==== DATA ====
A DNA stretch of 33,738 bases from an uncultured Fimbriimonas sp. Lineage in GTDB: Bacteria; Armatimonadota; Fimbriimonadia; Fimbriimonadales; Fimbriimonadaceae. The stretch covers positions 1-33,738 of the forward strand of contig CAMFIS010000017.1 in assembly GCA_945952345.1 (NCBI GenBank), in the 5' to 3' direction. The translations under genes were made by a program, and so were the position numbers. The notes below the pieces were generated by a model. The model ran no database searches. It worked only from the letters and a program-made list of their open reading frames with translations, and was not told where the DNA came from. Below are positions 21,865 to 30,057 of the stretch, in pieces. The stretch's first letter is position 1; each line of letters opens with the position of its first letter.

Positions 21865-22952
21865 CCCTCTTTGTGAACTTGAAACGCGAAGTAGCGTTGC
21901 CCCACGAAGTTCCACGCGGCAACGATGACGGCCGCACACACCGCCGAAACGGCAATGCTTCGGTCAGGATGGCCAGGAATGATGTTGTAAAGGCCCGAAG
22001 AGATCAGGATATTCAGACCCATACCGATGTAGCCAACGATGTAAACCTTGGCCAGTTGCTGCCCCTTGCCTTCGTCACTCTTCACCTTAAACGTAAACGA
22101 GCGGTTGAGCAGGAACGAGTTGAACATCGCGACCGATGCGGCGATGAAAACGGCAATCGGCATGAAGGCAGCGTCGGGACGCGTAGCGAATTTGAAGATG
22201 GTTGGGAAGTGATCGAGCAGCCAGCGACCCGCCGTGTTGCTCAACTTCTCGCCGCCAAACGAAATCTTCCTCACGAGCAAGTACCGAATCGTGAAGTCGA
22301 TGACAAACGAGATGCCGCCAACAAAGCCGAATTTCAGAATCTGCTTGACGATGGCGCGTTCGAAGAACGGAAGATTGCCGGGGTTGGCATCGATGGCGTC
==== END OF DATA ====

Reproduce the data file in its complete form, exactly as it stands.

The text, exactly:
A DNA stretch of 33,738 bases from an uncultured Fimbriimonas sp. Lineage in GTDB: Bacteria; Armatimonadota; Fimbriimonadia; Fimbriimonadales; Fimbriimonadaceae. The stretch covers positions 1-33,738 of the forward strand of contig CAMFIS010000017.1 in assembly GCA_945952345.1 (NCBI GenBank), in the 5' to 3' direction. The translations under genes were made by a program, and so were the position numbers. The notes below the pieces were generated by a model. The model ran no database searches. It worked only from the letters and a program-made list of their open reading frames with translations, and was not told where the DNA came from. Below are positions 21,865 to 30,057 of the stretch, in pieces. The stretch's first letter is position 1; each line of letters opens with the position of its first letter.

Positions 21865-22952
21865 CCCTCTTTGTGAACTTGAAACGCGAAGTAGCGTTGC
21901 CCCACGAAGTTCCACGCGGCAACGATGACGGCCGCACACACCGCCGAAACGGCAATGCTTCGGTCAGGATGGCCAGGAATGATGTTGTAAAGGCCCGAAG
22001 AGATCAGGATATTCAGACCCATACCGATGTAGCCAACGATGTAAACCTTGGCCAGTTGCTGCCCCTTGCCTTCGTCACTCTTCACCTTAAACGTAAACGA
22101 GCGGTTGAGCAGGAACGAGTTGAACATCGCGACCGATGCGGCGATGAAAACGGCAATCGGCATGAAGGCAGCGTCGGGACGCGTAGCGAATTTGAAGATG
22201 GTTGGGAAGTGATCGAGCAGCCAGCGACCCGCCGTGTTGCTCAACTTCTCGCCGCCAAACGAAATCTTCCTCACGAGCAAGTACCGAATCGTGAAGTCGA
22301 TGACAAACGAGATGCCGCCAACAAAGCCGAATTTCAGAATCTGCTTGACGATGGCGCGTTCGAAGAACGGAAGATTGCCGGGGTTGGCATCGATGGCGTC